areas essential for financial success; e.g. Farm & Home Plans, business and marketing development, record keeping, financial management, and so on. Each refugee farmer will

select, and NPI shall approve, one or two farm diversification enterprises appropriate for their farms. NPI will then provide training, technical assistance, and marketing support to each of these refugee farmers. Food sector entrepreneurs may select from any of the above training, as well as specialized training for the value-added or other food related product(s) being developed. Each entrepreneur will also receive technical and marketing support as appropriate. All instruction and some on-the-job-training will occur at NPI’s 50-acre training center in Cherokee County, Oklahoma. Technical support will usually be provided on refugee farms or at the entrepreneur’s place of business.

Refugees are not trained in groups due to the historical conflict between the Lao, Vietnamese, and Hmong ---as well as between various Hmong clans. The Mexicans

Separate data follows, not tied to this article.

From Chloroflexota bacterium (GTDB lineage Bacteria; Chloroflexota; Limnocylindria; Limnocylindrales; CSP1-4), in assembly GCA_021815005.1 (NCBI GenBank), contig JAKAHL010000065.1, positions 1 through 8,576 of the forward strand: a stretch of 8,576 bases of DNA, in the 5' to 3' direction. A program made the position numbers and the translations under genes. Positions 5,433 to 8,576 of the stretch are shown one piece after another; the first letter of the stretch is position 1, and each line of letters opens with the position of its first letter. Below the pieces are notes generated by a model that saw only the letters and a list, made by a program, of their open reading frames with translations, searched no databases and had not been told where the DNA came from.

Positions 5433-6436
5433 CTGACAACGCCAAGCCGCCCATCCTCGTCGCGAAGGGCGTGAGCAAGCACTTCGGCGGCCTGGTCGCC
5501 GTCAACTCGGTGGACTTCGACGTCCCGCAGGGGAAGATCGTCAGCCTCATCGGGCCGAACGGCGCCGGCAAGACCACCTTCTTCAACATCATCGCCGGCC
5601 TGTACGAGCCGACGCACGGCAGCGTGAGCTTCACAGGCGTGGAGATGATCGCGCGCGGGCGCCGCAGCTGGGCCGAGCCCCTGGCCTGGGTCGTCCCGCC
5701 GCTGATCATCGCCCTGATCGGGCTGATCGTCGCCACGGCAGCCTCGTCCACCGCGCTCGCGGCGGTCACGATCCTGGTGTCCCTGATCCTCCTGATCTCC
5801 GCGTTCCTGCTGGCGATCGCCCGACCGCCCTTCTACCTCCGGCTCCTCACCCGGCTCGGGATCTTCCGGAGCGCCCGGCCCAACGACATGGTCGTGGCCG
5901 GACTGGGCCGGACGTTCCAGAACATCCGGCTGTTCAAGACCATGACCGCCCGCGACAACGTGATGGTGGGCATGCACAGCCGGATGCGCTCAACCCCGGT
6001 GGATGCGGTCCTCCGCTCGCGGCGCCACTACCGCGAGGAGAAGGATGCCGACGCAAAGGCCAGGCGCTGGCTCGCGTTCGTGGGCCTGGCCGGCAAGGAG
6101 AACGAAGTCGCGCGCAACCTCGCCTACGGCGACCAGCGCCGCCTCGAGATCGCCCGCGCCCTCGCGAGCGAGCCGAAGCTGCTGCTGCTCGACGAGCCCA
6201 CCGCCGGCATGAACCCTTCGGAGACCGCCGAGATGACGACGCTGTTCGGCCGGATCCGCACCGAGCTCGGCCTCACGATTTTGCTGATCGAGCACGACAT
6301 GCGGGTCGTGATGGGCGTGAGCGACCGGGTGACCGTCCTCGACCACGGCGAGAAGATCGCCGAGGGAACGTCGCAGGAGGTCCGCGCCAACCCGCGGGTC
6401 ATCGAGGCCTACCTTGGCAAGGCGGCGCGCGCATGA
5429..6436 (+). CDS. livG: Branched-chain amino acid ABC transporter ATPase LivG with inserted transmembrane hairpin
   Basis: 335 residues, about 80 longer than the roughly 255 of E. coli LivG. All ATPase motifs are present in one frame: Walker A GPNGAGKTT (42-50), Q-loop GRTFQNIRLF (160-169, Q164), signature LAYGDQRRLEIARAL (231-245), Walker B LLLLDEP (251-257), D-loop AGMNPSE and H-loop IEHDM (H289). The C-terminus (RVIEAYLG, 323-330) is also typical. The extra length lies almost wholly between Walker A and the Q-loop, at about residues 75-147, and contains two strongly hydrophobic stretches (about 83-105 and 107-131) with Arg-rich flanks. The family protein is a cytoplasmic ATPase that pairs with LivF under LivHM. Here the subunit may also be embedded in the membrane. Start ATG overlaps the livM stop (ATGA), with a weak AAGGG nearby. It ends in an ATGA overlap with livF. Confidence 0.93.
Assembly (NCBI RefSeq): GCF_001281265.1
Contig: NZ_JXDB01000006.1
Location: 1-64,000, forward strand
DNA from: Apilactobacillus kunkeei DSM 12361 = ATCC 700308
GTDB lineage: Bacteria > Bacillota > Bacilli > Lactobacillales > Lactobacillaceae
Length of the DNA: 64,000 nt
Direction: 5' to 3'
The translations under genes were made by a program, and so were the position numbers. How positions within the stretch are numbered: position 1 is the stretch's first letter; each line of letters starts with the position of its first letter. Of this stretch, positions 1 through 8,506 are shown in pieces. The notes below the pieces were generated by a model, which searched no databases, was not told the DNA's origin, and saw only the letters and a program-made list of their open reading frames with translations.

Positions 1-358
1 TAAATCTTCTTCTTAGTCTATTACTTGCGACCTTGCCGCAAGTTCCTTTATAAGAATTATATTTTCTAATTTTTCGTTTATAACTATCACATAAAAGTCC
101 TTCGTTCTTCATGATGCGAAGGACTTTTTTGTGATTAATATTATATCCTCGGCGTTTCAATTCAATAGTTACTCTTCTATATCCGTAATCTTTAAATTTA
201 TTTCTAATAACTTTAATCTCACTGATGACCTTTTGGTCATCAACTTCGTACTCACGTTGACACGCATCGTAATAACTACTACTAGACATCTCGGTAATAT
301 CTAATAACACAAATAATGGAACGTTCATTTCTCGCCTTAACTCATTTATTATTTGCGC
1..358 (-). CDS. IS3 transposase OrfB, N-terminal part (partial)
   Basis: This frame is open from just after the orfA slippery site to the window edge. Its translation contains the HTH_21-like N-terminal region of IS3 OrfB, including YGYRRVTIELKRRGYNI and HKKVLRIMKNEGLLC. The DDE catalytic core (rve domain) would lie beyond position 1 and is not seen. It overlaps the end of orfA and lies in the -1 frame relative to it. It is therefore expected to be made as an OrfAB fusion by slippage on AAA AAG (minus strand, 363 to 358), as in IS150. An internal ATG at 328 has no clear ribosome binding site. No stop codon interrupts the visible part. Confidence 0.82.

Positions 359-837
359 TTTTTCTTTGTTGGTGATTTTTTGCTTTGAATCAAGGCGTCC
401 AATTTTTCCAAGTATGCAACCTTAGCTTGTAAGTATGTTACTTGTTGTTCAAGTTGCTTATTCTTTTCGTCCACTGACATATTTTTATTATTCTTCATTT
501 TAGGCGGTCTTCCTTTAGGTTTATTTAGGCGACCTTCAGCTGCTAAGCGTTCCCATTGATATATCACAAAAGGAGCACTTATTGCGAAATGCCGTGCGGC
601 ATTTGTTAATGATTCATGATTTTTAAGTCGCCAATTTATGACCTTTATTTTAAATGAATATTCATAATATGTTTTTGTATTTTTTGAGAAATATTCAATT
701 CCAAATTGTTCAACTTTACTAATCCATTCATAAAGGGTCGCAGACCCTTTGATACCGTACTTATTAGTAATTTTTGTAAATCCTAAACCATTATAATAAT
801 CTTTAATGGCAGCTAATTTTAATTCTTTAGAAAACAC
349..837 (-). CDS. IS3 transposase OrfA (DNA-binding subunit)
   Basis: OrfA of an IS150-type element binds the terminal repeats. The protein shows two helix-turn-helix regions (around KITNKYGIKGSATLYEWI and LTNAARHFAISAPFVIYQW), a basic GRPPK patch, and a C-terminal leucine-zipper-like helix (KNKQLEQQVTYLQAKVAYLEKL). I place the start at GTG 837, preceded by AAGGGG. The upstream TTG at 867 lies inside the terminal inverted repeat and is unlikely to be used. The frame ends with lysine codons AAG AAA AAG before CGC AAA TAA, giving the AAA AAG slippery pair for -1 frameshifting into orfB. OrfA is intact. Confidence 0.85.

also tend to have conflicts with the Asians. This provides yet another reason for NPI’s tutorial training approach as opposed to group instruction of any type. In addition, any attempt at group instruction or large group organization is generally self-defeating when attempting to work with subject refugee populations. This is why NPI uses mini-coops working independently to accomplish the goals of a larger coop. NPI’s tutorial approach, use of self-teaching aids (the DVDs), and small group organization (formed by those refugees who can work together on friendly terms), helps to eliminate the above said barrier to progress. By primarily using an individualized approach, NPI seeks to be effective and successful in achieving the heretofore-stated outcomes. By training and assisting 192 refugee farmers/ entrepreneurs annually, in the effective manner developed by NPI, there is a real opportunity to help these individuals achieve profitability for their farms and/or food sector businesses.